I once listened to the director of recruitment for a major creative company speak on the biggest interview mistake she had ever witnessed.
… No ‘thank you’ note.
She had two candidates neck and neck for a c-suite role. Both were equally qualified, with glowing references. The director felt a strong connection to one candidate, though her colleagues favored the other.
In her speech, she admitted that she would have fought for her choice of candidate, but there was one major thing that irked her.
Three days after the interview, that candidate still hadn’t sent her a thank you note.
So the director went with her colleagues’ pick, and hired the other candidate for the role.
A few days later, a handwritten thank you note arrived from the candidate that had been passed over… The one the director had preferred.
Not sending a timely thank you really can make or break you. In fact, CareerBuilder found that nearly one third of hiring managers would think less of a candidate if they didn’t send a thank you note after an interview.
That’s pretty serious.
Needless to say, you cannot drop the ball on it. It will cost you the job.
Here are a few do’s and dont’s to help you write an effective post-interview thank you note.
- Don’t wait too long.
Timeliness of your thank you note is really everything. A whopping 86% of hiring managers feel that the lack of a timely thank you shows that a candidate lacks follow through . You want to stay fresh in your interviewer’s mind, and reinforce the positive impression you left on him or her sooner rather than later. Your thank you note should be sent on the same day that you had your interview. Ideally, within a few hours after the interview.
Don’t get it twisted – sending your thank you note as you’re walking out the front door of the interview is definitely too eager. But sending an hour or two after your interview has ended is completely appropriate.
- Do show your enthusiasm.
When you’re writing your thank you note, you want to come off as excited about the potential role – without sounding too desperate. A line or two reiterating how much you’d enjoy the scope of work you’d potentially be doing is enough to get the point across.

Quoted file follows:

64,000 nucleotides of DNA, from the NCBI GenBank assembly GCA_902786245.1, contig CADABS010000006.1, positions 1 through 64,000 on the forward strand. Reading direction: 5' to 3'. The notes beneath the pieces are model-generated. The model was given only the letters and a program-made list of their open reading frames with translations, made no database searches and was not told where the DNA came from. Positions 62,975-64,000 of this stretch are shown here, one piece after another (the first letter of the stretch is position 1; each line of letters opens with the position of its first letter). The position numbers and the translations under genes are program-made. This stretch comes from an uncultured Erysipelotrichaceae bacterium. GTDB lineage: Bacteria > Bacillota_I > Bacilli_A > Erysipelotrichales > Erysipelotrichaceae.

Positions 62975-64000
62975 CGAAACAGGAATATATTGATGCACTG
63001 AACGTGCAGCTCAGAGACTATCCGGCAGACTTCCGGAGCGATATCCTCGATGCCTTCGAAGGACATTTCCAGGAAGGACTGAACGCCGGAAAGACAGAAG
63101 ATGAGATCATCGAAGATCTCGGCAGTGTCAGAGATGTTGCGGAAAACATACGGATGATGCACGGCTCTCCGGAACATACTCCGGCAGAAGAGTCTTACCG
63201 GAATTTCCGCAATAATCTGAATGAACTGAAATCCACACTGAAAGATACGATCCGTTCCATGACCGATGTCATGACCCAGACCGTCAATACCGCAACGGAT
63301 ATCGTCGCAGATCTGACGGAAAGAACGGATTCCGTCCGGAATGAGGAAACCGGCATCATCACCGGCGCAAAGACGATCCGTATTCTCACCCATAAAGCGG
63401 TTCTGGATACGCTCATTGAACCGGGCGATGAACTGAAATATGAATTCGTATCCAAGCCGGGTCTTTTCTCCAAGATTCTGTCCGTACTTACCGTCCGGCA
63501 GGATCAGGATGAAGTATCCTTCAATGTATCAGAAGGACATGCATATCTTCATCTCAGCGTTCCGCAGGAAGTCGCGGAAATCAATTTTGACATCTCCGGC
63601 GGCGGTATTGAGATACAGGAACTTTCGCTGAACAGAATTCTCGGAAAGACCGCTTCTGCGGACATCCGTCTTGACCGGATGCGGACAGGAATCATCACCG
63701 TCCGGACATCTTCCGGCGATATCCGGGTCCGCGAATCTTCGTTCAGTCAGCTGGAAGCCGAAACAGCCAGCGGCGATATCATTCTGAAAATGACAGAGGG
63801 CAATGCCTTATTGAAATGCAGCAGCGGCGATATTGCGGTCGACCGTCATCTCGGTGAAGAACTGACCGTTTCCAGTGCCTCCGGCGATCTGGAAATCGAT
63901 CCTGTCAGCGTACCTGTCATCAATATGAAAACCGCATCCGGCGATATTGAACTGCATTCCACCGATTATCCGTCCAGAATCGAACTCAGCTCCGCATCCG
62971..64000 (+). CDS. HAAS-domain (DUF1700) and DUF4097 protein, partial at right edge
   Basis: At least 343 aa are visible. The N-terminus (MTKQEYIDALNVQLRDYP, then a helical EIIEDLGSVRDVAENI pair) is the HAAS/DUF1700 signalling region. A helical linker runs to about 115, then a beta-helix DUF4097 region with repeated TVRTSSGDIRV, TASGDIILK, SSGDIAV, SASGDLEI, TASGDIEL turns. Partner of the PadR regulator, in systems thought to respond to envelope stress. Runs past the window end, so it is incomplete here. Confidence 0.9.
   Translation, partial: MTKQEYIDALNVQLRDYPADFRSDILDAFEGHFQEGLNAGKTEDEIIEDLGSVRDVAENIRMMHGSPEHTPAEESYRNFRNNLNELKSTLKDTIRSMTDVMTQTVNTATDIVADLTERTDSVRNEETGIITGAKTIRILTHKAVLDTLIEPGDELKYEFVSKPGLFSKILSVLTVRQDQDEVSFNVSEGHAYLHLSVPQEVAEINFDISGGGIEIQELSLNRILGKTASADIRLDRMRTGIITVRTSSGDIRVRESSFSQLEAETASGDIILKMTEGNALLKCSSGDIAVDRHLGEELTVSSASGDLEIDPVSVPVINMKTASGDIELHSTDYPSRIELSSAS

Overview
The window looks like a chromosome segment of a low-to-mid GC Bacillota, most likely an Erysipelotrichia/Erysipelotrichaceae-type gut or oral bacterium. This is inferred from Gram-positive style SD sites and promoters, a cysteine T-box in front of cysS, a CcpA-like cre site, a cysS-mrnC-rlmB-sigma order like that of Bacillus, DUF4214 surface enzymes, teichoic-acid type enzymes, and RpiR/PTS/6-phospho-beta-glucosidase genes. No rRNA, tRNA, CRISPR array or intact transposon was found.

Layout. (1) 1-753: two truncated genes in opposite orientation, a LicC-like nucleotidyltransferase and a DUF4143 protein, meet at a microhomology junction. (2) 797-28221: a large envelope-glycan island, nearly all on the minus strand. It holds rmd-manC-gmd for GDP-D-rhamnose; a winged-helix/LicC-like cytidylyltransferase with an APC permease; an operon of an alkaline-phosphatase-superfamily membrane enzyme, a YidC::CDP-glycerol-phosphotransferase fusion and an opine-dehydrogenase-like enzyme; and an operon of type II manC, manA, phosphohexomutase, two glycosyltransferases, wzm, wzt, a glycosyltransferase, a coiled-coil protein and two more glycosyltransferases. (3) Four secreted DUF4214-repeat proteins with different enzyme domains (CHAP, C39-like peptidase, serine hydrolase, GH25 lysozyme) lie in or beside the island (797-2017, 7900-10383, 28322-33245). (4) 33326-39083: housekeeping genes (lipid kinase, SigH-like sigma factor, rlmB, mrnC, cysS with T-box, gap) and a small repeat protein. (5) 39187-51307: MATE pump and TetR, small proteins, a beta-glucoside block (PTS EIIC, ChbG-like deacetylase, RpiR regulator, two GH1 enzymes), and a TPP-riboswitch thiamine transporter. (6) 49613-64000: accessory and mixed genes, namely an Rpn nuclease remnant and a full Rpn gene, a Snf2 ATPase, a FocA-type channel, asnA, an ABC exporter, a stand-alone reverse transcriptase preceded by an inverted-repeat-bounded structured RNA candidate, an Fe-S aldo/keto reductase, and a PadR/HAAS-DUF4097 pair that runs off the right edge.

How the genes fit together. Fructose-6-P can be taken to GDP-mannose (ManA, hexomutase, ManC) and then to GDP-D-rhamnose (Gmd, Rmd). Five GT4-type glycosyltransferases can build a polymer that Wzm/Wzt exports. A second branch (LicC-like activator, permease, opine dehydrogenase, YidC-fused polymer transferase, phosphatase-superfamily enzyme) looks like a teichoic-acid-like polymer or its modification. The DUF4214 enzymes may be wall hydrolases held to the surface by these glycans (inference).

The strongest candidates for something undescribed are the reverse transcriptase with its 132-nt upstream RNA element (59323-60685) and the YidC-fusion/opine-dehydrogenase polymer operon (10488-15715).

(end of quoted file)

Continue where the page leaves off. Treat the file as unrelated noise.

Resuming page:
For example: “I’m very excited about the opportunity to join [company name] and help [bring in new clients / develop world-class content / anything else awesome you would be doing] with your team.”
…It’s short, sweet and to the point.
- Don’t keep it too casual.
Even if you and your interviewer totally hit it off and were acting like BFFs as things were wrapping up, it’s still not appropriate to address him or her like you’re pals. At the end of the day, it’s great to be likable – but until the offer is signed and sealed, you’re still under consideration. Hold your energy and stay professional.
- Do reiterate the position and title you interviewed for.
On average, hiring managers interview 10 or so candidates for each role, and are often working to fill multiple roles at a time. Make it easy for them to remember which position you came in for by stating this early on in your email. For example, “Thank you so much for taking the time to meet with me about the [insert position and title here]” would be a perfectly appropriate way to start things off.
- Don’t over explain.
If you forgot to bring up a certain point during your interview, your thank you email is unfortunately not the place to do it. It looks desperate when candidates do this, in my professional opinion. In fact, it appears as though you’re trying to get more time with them than what they scheduled with you. Just don’t do it. Trust that if something is important, you would have brought it up in the initial conversation.
- Do share something memorable from your interview.
Share what really resonated for you during your interview. This could be something that your interviewer said, or something you gathered about the company in the interview or job description, and how it aligns with you as a candidate. Anything you can do to stay memorable in your interviewer’s mind will put you one step ahead of the other candidates.
- Don’t use the same template.
Thank you notes get circulated. Make sure you personalize each one to a small extent. This is exactly why you want to share what resonated with you in the interview, from the lens of what you and that person specifically discussed. This also means to make sure it doesn’t sound like you copy and pasted the note. Make it personalized to that job, and state what lined up for you during that particular interview.
- Do check your spelling.
I mean it: You have got to proofread this baby until you’re blue in the face. Why? 63% of hiring managers say they wouldn’t hire a candidate who made a typo during the interview process. As far as communication with potential employers goes, nothing is worse than a spelling or grammar mistake. Especially when it comes to spelling your interviewer’s name correctly. Even common names often have variations on their spelling (I’ve met Ashlees and even Ashleighs), so make sure you’ve got the right iteration in your thank you note. If you can’t remember your interviewer’s name, do some research on Linkedin until you find it.
The average number of people who apply for a job posting is 118. Twenty-three of those applicants get called in for an interview. And of course, only one gets the job.
Just like the faux pas the director experienced, the competition is often so close that one wrong move can – and will – make or break you.
That’s the power “thank you” holds when it comes to your job search.
This first appeared in Forbes.